2014 Chrysler Town & Country S: Around The Block

The aging Chrysler Town & Country remains very relevant to customers whose kids are growing but whose egos aren’t. My household fits that description, and a minivan is high on the list to replace my wife’s Ford Focus hatchback.

What did the Blackwells think of this deep cherry red 2014 Chrysler Town & Country S? We liked it quite a bit. My daughters—five and three—loved that they could easily climb into the van through an open sliding door, so low and unobstructed is the floor. They immediately noticed how much space is behind the middle row of seats, the third row conveniently folded flat. “Hey, our big dog crate could fit right back there,” my eldest dutifully observed. When it came time to exit the vehicle, she loved that the buttons to operate the power sliding doors are at a height she can reach. Mom and Dad greatly appreciated the ease of loading kids and kid seats, groceries and gear. Standard Stow n’ Go second-row seats further enhance the Chrysler’s versatility, as does the split-folding third-row bench.

The best part about driving the 2014 Chrysler Town & Country is its comfortably upright driving position—I wouldn’t hesitate to pilot this car across the country. A cross-country driver might find the powertrain a bit lacking in passing/climbing performance, but that’s more a result of the sometimes-clunky six-speed automatic than the smooth 3.6-liter V-6. Torque steer is quite apparent, particularly on poor all-season tires on slippery pavement. The steering, though, is quite good; associate web editor Jake Holmes called it “fantastic (for a minivan). It's heavy and weights up nicely, much better than Honda and Nissan minivans’.”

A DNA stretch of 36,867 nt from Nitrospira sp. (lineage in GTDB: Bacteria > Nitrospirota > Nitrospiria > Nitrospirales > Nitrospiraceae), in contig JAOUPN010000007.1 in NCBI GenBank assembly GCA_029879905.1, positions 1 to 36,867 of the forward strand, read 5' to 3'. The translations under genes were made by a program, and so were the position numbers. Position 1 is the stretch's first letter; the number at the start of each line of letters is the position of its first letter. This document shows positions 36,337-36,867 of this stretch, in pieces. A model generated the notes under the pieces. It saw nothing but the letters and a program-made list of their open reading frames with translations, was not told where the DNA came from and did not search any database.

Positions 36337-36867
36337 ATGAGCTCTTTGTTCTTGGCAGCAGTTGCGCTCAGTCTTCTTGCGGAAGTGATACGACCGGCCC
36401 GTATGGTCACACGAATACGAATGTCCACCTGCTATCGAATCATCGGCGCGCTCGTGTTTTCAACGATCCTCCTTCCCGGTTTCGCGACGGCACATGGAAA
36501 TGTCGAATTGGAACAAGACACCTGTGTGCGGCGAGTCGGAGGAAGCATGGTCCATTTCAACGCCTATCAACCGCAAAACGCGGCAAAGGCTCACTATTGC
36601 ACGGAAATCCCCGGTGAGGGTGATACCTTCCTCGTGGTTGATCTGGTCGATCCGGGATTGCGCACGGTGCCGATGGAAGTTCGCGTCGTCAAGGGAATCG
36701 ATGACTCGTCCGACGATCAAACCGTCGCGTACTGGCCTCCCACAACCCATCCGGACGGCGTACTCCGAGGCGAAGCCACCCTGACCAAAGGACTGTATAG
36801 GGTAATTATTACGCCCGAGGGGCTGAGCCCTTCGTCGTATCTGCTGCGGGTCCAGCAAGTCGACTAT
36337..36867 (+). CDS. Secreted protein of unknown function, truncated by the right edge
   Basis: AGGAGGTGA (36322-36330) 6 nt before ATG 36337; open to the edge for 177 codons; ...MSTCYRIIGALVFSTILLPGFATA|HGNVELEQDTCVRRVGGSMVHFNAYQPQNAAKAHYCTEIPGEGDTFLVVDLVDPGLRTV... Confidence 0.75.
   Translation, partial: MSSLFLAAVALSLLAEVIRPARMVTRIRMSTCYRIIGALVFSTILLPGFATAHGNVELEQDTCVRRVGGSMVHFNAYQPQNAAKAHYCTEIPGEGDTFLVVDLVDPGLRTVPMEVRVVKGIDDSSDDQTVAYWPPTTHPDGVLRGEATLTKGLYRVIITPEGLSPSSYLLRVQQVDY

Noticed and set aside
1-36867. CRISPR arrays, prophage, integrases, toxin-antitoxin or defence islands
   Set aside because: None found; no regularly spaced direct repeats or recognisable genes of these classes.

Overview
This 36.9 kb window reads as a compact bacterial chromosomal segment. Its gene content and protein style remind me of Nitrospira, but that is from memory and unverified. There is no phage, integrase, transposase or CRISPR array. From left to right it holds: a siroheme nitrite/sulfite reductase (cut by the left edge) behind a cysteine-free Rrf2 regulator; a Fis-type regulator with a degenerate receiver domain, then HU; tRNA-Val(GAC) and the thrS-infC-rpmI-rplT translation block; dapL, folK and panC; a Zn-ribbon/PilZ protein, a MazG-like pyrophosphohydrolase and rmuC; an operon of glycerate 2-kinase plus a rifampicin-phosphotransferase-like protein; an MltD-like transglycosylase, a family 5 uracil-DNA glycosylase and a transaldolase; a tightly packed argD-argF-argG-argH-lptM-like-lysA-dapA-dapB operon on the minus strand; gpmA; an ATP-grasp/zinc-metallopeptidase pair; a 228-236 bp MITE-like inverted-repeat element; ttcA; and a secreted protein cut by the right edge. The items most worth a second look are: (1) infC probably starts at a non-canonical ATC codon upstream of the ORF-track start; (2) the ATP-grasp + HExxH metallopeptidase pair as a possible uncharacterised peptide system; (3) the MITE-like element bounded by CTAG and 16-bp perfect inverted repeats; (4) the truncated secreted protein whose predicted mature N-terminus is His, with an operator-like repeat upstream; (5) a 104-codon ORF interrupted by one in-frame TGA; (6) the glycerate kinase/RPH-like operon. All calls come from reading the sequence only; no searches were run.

Ah, the competition: the 2014 Chrysler Town & Country is strong, but so are its rivals. The Honda Odyssey recently earned two Automobile Magazine All-Star awards. Many qualified reviewers prefer the Toyota Sienna. And the Dodge Grand Caravan—the Town & Country’s mechanically similar cousin, which is now on death row—costs a lot less. Last year, each of these four models sold between 121,000 and 129,000 copies in America. That’s incredibly tight competition—you won’t find a standout in this crowd.

2014 Chrysler Town & Country S

Base Price: $33,390
Price As Tested: $35,235
Engine: 3.6-liter V-6
Power: 283 hp
Torque: 260 lb-ft
Transmission: 6-speed automatic
Drive: Front-wheel
Cargo Capacity: 33.0/83.3/143.8 cubic feet (behind 3rd/2nd/1st rows)
Fuel Economy: 17/25 mpg (city/highway)
gerardthai
The one that stands out in the crowd is the one that people will want to purchase used.  Sadly, as nice as the Town and Country is (and it is quite nice), it has no resale value after being driven a day. 

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